The NYPD and the LAPD are the most diverse Police Agencies in the US. Their makeup more than represents the cities and people they serve …
Critics of New York’s Finest argue that city cops can’t relate to the Big Apple’s minority communities — but a new study shows that the NYPD is virtually as diverse as the city it serves.
Criticism intensified after Eric Garner, a black man from Staten Island, was killed July 17 when he was placed in a chokehold by a white police officer trying to arrest him for allegedly peddling cigarettes illegally.
Some local leaders, such as the Rev. Al Sharpton, railed against the department, saying Garner’s death was proof that the NYPD’s relations with black and Hispanic residents were poisoned.
But the study — conducted by The Associated Press and involving police departments nationwide — shows that the NYPD’s racial makeup continues to grow closer to that of the city as a whole. The research was conducted after a white cop killed unarmed black teen Michael Brown in Ferguson, Mo.
The study, based on Census data and 2007 federal figures for police diversity, shows that:
- Whites make up 33 percent of New York City’s population and 54 percent of the NYPD.
- Blacks represent 23 percent of the city’s population and 16 percent of the NYPD.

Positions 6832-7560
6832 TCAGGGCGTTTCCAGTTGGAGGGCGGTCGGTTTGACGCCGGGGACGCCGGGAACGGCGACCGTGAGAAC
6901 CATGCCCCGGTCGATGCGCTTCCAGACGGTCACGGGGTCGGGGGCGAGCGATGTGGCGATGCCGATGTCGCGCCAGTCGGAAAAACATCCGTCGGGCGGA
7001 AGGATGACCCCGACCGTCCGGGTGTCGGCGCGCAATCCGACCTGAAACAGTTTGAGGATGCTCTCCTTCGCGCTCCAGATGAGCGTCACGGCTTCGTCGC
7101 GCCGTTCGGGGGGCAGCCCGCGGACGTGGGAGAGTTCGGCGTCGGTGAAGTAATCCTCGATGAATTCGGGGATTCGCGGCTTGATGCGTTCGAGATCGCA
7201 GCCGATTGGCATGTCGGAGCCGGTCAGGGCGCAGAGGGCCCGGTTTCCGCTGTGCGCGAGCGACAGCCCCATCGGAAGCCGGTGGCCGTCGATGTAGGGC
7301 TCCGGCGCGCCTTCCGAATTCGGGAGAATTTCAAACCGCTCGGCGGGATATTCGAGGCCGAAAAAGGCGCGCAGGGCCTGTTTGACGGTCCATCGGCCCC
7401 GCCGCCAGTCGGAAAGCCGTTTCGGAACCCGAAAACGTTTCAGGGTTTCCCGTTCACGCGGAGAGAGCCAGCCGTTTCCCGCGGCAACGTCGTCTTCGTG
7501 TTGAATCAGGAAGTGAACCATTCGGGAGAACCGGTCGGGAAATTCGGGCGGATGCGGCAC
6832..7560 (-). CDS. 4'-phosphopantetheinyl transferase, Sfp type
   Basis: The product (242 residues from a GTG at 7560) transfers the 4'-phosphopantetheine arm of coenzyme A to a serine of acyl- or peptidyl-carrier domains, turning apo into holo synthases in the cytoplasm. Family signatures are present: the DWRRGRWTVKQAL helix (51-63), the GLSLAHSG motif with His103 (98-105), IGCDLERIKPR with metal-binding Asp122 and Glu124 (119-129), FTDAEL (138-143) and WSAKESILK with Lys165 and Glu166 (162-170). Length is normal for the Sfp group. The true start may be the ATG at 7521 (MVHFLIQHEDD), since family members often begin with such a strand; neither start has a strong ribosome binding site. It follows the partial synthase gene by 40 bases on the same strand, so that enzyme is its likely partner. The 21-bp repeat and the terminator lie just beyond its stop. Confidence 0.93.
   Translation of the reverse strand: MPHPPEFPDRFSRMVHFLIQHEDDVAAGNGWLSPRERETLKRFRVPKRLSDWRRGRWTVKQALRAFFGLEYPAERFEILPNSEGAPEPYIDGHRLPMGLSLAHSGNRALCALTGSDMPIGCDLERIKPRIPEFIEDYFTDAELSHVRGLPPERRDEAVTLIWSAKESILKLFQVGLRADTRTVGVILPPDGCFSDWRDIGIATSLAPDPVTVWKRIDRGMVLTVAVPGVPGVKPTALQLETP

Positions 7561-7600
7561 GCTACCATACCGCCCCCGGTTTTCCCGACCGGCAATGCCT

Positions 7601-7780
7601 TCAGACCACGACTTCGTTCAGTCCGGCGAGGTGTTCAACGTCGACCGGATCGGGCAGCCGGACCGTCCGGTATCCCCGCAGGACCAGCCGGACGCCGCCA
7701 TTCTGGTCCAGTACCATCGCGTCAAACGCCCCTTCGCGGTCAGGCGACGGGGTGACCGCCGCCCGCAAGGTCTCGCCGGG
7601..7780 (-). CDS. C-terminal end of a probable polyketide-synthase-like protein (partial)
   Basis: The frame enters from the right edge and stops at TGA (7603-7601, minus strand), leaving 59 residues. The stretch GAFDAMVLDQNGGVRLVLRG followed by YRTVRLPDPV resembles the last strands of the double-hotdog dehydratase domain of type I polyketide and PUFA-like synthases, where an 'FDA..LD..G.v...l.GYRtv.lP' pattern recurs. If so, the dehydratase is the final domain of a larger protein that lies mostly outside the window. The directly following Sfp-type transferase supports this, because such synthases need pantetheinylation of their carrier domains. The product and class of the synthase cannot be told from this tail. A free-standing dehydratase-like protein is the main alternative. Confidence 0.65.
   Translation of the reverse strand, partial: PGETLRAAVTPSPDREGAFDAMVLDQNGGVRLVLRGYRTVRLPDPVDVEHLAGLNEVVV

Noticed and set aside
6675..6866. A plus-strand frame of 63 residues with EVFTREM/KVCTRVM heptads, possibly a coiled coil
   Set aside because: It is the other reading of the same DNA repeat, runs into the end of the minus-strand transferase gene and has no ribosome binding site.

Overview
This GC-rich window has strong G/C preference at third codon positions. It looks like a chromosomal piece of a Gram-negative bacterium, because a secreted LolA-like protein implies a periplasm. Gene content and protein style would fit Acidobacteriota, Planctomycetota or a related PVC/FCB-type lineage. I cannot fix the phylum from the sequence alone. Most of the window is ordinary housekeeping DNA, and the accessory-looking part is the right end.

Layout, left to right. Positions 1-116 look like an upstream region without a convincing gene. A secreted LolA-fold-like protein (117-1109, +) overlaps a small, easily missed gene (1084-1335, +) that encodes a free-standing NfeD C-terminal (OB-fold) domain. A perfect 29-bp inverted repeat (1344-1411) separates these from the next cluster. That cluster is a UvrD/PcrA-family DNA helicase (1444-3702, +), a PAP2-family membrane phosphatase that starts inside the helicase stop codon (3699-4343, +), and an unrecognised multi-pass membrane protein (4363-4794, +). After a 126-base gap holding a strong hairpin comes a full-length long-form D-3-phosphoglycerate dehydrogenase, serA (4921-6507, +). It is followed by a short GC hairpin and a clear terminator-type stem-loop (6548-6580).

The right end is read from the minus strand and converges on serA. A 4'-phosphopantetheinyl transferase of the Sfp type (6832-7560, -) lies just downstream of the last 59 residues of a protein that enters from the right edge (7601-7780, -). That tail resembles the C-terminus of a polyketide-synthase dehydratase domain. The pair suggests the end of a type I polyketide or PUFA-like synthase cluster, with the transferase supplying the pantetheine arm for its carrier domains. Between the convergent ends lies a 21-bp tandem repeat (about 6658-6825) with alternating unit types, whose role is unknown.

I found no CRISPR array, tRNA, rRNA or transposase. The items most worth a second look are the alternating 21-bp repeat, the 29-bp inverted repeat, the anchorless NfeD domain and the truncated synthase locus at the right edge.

- Hispanics make up 28 percent of the city’s population and 24 percent of the NYPD.
- Asians represent 13 percent of the population and 4 percent of the NYPD.
The NYPD’s own most-recent numbers show that, as of June 2014, the department has become even more diverse since 2007.
Whites make up 51 percent of the department, Hispanics 26 percent and Asians 6 percent, with the percentage of blacks about the same, according to the newer figures.
“In the uniformed ranks, it’s virtually 50-50 [white vs. non-white],” NYPD spokesman Stephen Davis told The Post. “When you look at our ranks of 35,000 officers, we have a pretty representative force.”
Capt. Dominick Fonti, commanding officer of the NYPD’s recruitment division, said his officers seek out new hires daily at college campuses, job fairs and transit hubs.
Read the rest at: Real Diversity